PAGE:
Q: We recently bought our first home. We were so excited! But when we got the keys, we discovered the property was dirty and in disarray. It was not professionally cleaned, the carpeting was dirty, and there were nail holes in the wall that were not patched. What is our recourse? Sandy in Dublin
A: Sandy that is a great question. There are lots of misconceptions about what the obligation is for sellers when they turn over possession. Often the seller’s contractual obligation does not match the buyer’s expectations. The contract, in fact, is intentionally vague with respect to the condition at the close. It merely stipulates that the property be maintained in substantially the same condition as of the date of acceptance and that all furniture and personal property be removed by close of escrow. There is no standard language that requires the property to be professionally cleaned, the carpets cleaned, or nail holes patched.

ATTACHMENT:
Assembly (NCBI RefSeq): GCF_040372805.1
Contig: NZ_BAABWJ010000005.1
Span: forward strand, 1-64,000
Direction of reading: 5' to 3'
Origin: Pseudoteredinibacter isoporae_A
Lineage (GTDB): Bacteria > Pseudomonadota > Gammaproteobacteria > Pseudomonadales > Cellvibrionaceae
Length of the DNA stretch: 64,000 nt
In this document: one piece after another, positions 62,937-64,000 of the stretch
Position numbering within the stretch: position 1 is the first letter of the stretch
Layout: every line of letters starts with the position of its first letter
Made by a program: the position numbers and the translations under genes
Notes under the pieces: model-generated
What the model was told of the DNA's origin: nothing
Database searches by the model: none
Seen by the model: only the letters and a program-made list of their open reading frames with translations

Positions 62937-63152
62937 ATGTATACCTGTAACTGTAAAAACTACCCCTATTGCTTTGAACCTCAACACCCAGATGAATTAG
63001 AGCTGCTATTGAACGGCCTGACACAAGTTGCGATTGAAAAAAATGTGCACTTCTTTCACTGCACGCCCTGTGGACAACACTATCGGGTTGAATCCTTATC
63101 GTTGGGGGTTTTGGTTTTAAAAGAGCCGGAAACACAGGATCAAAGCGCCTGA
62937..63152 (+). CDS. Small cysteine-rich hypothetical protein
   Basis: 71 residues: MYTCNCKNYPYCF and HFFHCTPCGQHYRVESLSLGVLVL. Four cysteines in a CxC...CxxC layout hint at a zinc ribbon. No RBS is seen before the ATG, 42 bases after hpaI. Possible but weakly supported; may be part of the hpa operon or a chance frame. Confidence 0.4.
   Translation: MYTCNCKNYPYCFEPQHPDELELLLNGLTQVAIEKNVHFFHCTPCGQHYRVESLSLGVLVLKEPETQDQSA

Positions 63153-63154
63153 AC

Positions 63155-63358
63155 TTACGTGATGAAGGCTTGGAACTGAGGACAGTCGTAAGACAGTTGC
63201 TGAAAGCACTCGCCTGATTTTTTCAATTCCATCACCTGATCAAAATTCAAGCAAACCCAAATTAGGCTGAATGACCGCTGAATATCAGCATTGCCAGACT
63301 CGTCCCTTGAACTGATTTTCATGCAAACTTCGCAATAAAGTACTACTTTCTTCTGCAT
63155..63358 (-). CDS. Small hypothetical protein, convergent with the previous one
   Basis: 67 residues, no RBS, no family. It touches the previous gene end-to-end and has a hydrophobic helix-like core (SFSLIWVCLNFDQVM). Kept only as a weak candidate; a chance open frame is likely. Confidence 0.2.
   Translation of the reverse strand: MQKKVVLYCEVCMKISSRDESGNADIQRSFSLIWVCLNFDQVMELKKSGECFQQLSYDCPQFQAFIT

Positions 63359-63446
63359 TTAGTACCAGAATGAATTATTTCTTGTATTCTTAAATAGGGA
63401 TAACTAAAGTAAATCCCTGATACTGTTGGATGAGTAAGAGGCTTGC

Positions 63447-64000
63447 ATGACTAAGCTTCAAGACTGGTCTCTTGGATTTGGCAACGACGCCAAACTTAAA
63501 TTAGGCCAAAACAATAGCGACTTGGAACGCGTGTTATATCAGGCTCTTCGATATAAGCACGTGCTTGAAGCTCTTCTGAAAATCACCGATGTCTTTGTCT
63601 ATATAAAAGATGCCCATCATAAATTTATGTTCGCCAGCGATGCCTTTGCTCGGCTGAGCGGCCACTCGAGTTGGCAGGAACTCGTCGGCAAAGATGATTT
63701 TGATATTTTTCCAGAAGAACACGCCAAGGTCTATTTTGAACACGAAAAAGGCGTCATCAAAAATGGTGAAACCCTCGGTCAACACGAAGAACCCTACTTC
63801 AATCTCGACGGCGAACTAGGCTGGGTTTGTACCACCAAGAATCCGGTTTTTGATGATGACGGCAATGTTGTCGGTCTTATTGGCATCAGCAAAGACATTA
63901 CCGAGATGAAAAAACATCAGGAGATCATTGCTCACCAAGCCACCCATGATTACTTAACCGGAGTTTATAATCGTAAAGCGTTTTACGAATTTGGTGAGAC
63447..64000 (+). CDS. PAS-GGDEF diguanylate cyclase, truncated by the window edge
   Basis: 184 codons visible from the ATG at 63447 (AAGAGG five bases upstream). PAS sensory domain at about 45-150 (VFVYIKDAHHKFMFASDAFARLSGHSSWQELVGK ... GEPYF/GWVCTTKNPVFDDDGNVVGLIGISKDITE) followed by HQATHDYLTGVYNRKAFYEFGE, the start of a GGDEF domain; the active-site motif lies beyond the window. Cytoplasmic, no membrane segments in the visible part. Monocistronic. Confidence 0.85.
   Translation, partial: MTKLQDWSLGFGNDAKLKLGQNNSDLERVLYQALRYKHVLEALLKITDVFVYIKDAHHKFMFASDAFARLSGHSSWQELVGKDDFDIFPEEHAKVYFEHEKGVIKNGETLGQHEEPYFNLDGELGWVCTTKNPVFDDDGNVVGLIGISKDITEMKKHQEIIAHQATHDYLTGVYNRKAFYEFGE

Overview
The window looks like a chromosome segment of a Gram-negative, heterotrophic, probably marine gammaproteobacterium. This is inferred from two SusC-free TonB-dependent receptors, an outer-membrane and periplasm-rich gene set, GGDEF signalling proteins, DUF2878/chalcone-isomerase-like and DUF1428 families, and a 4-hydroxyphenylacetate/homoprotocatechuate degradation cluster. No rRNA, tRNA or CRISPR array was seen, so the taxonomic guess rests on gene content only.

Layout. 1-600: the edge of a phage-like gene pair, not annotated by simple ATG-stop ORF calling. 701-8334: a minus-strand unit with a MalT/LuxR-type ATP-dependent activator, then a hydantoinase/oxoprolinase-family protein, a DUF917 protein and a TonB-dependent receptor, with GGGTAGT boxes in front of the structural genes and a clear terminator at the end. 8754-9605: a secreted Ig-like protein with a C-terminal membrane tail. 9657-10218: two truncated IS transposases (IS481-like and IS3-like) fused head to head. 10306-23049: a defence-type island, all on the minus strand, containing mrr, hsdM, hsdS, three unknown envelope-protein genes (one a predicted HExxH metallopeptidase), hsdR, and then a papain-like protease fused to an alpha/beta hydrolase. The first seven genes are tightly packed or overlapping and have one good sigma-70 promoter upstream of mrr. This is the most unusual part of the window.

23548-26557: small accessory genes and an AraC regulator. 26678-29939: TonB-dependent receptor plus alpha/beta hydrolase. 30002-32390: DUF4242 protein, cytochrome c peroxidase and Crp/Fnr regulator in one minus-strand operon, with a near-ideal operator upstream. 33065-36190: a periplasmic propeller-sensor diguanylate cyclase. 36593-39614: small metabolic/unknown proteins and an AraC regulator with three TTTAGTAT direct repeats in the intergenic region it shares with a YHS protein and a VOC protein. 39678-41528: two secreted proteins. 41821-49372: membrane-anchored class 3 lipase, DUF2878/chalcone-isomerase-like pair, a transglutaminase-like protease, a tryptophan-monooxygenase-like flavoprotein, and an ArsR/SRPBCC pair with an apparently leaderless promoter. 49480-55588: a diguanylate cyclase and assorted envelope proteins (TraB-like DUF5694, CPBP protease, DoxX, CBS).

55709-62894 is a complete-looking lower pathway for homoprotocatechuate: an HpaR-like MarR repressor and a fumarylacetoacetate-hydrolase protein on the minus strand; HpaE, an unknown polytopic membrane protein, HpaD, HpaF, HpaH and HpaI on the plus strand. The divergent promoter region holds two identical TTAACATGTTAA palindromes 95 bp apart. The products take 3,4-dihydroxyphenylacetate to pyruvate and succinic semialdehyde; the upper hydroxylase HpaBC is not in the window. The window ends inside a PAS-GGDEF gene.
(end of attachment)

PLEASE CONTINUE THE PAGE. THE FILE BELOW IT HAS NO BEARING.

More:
Most of the time good sense prevails, as most sellers want to turn over the property in neat and clean condition, and will often have the house cleaned and sometimes even have the carpets cleaned, and nail holes patched & painted. But they are not contractually obligated to do so. Indeed, it is very hard to prove that the seller DID NOT live up to the minimal contractual obligation that the property be maintained in the present condition as of the date of acceptance unless there is damage to the property or issues that were not disclosed (such as a hole in the carpet or damage to flooring hidden by a couch or area rug).
If you are concerned about it you can add language to the contract that the seller has the property professionally cleaned at move out, or have the carpet cleaned, or patch all nail holes. Otherwise, it might be best to arrange for your own cleaners to clean the house and carpeting before you move in, and your own painter/handyman to patch any nail holes.